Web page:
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                                                             International Poverty Rates


    Despite the effusive praise by some praising of the 'equality' and the 'elimination of poverty' in Sweden, the remarkably low poverty rate in Sweden might not accurately described the conditions there. A Syracuse University study explained (90):

For example, the European Union has chosen an official line equal to 60 percent of the mean income for measuring poverty (Eurostat, 2000). However, the approach of using the average to establish a poverty line means that changes in the incomes of the richest persons affect the poverty threshold, which many scholars reject on theoretical grounds (Jäntti and Danziger, 2000: 327). Therefore, many researchers prefer using the median to establish a relative poverty line. For example, the most widely used definition of a relative poverty line establishes the threshold equal to 50 percent of the median income (Rainwater, Smeeding and Burtless, 2002). Regardless, a clear consensus is lacking and relative poverty rates based on various fractions (40, 50 and 60 percent) of either mean or median income are often reported. (90)

    The international poverty figures we hear cited all the time do not measure poverty at all! (245) The only thing they measure is inequality. For example, by calculating the percentage of people below 50% of the median income (median is middle not average [mean]), the Syracuse study found poverty rates of 6.6% for Sweden and 16.9% for the United States. But this says nothing about what the median income is! For example, if the median yearly income is $10,000 in Sweden, but $100,000 in the United States, which country suffers the most poverty? Perhaps this is why that Heritage study showed that our 'poor' citizens are better off than the average citizens in some countries (who probably have lower 'poverty' rates!). [note: the Census Bureau's poverty figures are not measured this way; as Chart 34 shows the Census Bureau's poverty rate is 12.1. It would be interesting to measure poverty rates of other countries using the Census Bureau's methods.]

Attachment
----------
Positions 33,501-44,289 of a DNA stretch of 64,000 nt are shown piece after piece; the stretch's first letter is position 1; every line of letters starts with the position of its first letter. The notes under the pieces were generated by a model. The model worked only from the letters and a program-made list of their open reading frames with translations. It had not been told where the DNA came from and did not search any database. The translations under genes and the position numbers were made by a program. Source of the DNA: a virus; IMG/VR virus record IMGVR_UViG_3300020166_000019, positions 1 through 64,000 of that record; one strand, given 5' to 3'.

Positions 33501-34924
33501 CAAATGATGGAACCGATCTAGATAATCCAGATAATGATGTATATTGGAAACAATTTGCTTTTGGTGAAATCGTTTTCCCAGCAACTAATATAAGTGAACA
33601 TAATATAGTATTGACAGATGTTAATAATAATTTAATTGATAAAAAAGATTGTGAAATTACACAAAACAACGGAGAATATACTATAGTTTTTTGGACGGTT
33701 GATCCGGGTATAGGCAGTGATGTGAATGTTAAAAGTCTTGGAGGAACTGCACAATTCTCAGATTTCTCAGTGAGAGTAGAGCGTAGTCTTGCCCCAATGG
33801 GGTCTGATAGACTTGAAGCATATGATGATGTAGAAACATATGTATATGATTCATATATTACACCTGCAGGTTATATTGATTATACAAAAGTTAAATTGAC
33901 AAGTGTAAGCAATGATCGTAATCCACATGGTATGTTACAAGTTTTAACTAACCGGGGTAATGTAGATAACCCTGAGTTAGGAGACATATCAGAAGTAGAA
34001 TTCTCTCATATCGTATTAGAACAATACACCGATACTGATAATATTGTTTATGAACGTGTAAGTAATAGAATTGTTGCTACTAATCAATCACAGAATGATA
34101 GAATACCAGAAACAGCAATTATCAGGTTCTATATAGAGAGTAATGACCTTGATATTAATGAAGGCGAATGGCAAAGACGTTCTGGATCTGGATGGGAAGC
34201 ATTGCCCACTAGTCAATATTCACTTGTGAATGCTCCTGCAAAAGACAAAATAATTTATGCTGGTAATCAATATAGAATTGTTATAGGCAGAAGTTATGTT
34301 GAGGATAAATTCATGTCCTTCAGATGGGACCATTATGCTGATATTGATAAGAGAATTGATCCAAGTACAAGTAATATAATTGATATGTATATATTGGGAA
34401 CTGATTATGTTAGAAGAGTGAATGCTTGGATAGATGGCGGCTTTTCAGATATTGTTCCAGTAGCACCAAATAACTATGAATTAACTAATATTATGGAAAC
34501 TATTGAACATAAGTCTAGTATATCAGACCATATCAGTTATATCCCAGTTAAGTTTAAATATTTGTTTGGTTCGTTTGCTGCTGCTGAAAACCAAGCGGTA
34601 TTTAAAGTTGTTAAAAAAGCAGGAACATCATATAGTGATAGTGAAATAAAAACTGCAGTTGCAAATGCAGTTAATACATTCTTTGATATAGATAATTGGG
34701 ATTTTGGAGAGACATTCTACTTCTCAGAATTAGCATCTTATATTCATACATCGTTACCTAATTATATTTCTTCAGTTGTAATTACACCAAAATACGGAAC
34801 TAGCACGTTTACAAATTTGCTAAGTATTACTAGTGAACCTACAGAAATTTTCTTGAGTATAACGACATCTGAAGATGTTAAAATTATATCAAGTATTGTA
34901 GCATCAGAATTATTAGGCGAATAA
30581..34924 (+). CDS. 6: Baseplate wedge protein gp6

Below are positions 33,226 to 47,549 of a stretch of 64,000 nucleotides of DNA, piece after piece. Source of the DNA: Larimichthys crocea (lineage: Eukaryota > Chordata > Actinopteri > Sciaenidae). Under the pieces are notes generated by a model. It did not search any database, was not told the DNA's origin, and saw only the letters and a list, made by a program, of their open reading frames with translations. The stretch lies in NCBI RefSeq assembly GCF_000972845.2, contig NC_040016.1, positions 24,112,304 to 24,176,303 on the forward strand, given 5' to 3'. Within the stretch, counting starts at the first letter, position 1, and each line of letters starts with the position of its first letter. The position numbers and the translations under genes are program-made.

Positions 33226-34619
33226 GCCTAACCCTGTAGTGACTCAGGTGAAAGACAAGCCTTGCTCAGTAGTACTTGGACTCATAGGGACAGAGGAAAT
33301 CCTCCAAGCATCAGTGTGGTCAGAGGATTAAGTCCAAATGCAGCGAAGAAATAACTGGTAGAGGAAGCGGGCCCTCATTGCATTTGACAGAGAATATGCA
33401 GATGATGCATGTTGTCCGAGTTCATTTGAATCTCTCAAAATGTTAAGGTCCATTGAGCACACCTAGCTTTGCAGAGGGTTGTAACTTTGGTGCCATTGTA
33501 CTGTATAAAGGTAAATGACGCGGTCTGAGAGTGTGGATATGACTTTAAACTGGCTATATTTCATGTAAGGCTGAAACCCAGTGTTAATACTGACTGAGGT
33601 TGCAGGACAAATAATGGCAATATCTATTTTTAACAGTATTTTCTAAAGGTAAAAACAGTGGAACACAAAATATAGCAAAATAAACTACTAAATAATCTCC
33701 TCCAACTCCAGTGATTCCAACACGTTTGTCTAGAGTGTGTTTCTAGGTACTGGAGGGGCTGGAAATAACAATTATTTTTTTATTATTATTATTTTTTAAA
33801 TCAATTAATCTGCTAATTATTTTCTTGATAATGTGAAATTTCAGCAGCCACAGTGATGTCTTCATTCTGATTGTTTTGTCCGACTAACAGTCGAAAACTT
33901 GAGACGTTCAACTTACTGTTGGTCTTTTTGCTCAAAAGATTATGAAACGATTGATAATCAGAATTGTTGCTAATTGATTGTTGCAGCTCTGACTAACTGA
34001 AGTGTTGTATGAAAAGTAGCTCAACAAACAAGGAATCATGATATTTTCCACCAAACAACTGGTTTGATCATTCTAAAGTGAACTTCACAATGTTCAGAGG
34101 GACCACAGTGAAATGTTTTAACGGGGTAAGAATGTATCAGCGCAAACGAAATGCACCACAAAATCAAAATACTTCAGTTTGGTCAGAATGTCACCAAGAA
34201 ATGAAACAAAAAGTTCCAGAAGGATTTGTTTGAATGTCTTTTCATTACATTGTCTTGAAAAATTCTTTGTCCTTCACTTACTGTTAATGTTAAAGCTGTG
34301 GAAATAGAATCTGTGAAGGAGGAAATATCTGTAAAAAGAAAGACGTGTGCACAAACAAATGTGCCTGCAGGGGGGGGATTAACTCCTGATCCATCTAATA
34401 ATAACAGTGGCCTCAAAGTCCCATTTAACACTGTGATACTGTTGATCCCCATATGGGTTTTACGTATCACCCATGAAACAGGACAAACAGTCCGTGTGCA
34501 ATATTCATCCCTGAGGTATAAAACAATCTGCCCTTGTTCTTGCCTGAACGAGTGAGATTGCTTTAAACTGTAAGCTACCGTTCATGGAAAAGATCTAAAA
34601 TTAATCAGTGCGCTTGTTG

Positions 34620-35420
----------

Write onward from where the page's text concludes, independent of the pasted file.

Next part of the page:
From the Heritage foundation (this is shifted down because it is referenced in the previous paragraph):

 The average poor American has more living space than the average individual living in Paris, London, Vienna, Athens and other cities throughout Europe. (Note: These comparisons are to the average citizens in foreign countries not to those classified as poor.) (61)

    The Australian treasury department did a study which looked at world per capita income levels Chart 50 (91):

    Using the commonly used poverty standard, more impoverished people exist in 2000 then 1900. This is a ridiculous notion, and the study warns: 

If the erroneous belief that international inequality is still worsening is not contested, it can damage confidence in open global markets for trade and investment. History has shown open markets to be the best vehicle for accelerated global and regional growth in income and living standards for the poor, and thereby for improvements in Australia’s own security and living standards. (91)

    But even so, inequality is nothing to run away from (99). It is the natural result of human progress. This is why it has been said 'a rising tide raises all boats'. The richest societies are, almost by definition, the most unequal: 

From the dawn of human history to the mid-18th century, the world was a much more equal place than today. Productivity levels across the world were very low and fairly uniform. (91)

    Economist Jane Jacobs once said: 

    "Poverty has no causes. Only prosperity has causes... Poverty can be overcome only if the relevant economic processes are in motion." (92)

    Economist Nathan Rosenberg proclaimed:

"The perception of poverty as morally intolerable in a rich society had to await the emergence of a rich society." (92)

    And Winston Churchill once profoundly stated:

The inherent vice of capitalism is the unequal sharing of blessings; the inherent virtue of socialism is the equal sharing of miseries. (93)

    Perhaps this is what we are seeing take place in Sweden...


See, Inequality, Aid, and the Nature of Governments


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